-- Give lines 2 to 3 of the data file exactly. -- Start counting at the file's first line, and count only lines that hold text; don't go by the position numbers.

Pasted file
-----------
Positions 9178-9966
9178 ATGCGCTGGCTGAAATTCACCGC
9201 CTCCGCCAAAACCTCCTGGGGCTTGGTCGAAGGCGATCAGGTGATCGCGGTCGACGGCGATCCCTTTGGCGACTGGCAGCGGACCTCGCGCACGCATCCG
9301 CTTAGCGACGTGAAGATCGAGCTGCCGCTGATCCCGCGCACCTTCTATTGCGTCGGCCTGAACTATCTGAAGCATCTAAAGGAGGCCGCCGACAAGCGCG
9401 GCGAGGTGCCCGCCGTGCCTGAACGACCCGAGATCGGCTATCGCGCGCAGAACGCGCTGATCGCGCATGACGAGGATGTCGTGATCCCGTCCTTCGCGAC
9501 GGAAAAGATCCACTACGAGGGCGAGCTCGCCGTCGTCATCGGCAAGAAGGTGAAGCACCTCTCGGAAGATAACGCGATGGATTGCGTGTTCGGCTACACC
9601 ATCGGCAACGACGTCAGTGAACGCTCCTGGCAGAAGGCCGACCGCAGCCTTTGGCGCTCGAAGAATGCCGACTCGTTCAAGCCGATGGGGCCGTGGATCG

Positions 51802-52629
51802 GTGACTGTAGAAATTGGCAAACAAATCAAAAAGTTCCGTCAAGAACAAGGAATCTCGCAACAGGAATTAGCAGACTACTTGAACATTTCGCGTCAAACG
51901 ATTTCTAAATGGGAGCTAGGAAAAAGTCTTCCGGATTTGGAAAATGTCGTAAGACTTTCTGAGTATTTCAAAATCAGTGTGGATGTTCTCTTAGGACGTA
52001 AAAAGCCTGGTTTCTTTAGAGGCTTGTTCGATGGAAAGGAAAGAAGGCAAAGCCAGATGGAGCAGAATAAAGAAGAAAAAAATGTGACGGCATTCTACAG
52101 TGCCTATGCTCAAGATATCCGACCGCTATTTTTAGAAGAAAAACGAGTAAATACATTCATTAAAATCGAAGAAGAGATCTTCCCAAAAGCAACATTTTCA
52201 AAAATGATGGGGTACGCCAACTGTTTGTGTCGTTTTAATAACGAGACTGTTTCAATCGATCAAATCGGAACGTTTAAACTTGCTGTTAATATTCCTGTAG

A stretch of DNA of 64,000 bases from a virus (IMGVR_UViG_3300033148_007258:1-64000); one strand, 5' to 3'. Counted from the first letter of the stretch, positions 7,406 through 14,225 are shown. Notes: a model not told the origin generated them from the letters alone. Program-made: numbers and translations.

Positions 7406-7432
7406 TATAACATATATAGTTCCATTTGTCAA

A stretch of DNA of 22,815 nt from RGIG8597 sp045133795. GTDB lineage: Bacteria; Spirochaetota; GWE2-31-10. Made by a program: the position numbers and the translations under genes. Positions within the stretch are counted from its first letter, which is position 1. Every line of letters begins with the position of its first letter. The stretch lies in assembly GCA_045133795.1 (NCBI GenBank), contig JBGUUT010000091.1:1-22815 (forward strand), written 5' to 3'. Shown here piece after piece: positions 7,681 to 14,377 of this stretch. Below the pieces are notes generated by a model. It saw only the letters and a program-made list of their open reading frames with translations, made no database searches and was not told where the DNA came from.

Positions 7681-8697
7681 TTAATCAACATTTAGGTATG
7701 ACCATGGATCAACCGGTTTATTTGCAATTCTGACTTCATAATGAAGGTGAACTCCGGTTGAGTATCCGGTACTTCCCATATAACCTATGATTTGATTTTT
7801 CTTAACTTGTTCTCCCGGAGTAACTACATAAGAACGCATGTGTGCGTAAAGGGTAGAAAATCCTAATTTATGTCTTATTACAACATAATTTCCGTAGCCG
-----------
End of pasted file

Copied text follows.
9178 ATGCGCTGGCTGAAATTCACCGC
9201 CTCCGCCAAAACCTCCTGGGGCTTGGTCGAAGGCGATCAGGTGATCGCGGTCGACGGCGATCCCTTTGGCGACTGGCAGCGGACCTCGCGCACGCATCCG